Earth Partnership for Schools
WOODLAND RESTORATION INTERACTIVE WORKSHOP > HOW TO RESTORE WOODLAND AT YOUR SCHOOL > STUDY THE SITE > LAND SURVEYS
Public Library, Historical Society.
In the early 1800's, much of the value of the United State's Treasury was its land resources. However, little was known about what land really belonged to the new country. From 1830-1879 a massive national effort was launched by the US General Land Office to employ surveyors to survey and map all the land in the Union. Information from the land surveys done in the 1800's often lends valuable insights into what was on the land at that time. This information may be available from your local library and the State Commissioner of Public Lands and, for Wisconsin, the Wisconsin State Historical Society at 816 State St., Madison, Wisconsin, 53703. The following list of resources is available from the Wisconsin State Historical Society.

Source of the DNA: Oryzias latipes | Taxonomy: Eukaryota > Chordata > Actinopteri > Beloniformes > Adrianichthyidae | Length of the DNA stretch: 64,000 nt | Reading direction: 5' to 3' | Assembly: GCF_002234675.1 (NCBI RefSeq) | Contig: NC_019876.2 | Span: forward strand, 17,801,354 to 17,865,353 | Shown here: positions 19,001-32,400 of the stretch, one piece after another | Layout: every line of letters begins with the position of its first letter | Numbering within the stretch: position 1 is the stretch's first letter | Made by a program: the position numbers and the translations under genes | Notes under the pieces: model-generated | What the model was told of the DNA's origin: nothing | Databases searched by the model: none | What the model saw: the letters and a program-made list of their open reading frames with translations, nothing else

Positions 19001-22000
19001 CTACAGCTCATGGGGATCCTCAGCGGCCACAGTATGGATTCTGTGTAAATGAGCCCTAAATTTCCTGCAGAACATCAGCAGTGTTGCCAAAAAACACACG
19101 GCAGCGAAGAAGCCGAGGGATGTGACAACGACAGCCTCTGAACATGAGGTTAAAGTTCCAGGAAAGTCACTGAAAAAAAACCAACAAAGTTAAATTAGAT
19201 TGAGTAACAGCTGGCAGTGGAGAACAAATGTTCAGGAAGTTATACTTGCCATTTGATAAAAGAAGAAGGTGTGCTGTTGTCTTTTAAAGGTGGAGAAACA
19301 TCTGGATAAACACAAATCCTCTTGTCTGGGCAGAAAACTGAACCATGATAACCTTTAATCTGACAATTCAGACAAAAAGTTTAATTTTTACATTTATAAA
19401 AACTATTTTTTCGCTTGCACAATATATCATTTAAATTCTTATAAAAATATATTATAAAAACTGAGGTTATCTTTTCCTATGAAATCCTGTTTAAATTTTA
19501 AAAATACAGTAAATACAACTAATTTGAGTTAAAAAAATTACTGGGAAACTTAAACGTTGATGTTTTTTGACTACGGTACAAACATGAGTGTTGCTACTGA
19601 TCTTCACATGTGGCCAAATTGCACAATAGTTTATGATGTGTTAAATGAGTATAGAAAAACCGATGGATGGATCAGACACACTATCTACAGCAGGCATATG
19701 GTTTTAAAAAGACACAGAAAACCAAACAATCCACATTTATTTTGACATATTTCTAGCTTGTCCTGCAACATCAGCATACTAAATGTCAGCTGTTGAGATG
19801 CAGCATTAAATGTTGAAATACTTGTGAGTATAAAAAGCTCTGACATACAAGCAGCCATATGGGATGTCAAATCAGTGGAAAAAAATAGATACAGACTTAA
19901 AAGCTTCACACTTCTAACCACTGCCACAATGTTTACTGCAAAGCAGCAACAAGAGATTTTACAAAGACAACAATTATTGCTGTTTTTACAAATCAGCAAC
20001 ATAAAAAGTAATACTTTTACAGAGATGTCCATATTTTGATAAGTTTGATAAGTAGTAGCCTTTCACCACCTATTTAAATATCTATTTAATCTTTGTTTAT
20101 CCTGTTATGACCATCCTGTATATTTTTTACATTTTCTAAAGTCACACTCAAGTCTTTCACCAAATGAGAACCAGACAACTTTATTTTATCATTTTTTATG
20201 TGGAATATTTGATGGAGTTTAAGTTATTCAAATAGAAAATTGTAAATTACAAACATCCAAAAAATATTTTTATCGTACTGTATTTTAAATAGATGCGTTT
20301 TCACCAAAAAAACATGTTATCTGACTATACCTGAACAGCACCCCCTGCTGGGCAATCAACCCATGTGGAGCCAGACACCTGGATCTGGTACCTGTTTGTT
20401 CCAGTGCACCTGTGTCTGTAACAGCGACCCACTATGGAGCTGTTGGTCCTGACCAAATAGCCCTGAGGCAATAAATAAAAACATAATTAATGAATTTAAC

- General Land Office Survey Plats (Series 698)
A product of the original land surveys, these maps of individual townships include basic topography and some cultural features such as roads, trails, Native American sites, mines, dams and cultivated areas.
- General Land Office Surveyors' Notes (Series 701)
The General Land Office Surveyors' were required to make notes about the soil, vegetation and cultural features they observed as they carried out the surveys. These notes are in the form of small notebooks arranged by township. They are generally available on microfilm.
- United States Geological Survey Topographical Maps
The Geological Survey mapped land from the late 1890's through the mid-1980's. The first two series of surveys cover only a portion of the state while the last, done from the late 1940's to the present, covers the entire state. They are extremely detailed and accurate topographical maps which include contours, elevations, place names, and vegetation and civil boundaries.